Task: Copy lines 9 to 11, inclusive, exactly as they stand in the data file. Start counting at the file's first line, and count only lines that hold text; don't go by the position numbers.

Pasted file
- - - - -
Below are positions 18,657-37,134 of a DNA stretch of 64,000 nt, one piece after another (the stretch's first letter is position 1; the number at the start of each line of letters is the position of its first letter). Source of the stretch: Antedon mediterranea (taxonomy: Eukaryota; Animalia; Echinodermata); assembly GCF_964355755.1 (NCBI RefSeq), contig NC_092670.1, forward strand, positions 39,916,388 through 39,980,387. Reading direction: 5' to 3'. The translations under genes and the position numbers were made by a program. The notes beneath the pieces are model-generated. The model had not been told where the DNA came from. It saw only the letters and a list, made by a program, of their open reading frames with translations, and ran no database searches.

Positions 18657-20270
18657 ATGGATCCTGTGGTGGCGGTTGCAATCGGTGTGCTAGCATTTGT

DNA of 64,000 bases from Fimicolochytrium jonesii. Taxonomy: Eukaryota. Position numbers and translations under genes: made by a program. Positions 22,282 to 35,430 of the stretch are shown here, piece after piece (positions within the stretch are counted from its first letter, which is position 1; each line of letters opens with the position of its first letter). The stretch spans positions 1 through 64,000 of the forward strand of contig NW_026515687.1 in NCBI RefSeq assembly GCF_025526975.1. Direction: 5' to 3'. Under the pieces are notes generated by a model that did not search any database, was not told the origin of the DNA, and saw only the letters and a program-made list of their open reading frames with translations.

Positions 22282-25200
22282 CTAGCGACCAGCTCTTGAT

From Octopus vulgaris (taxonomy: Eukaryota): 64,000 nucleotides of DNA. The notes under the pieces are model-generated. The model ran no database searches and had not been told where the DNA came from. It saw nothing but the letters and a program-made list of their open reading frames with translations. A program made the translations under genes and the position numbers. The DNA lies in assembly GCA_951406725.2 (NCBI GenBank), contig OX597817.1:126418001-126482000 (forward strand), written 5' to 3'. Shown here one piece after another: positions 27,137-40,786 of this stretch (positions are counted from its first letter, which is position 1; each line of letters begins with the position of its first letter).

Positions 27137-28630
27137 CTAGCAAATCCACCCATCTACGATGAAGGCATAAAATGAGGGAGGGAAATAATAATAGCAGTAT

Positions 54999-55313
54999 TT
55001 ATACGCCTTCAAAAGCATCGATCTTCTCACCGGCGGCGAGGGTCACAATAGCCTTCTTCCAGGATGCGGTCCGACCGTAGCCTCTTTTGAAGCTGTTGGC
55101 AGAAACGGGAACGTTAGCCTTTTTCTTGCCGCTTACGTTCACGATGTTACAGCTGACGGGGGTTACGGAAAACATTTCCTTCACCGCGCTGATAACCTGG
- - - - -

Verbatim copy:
27137 CTAGCAAATCCACCCATCTACGATGAAGGCATAAAATGAGGGAGGGAAATAATAATAGCAGTAT

Positions 54999-55313
54999 TT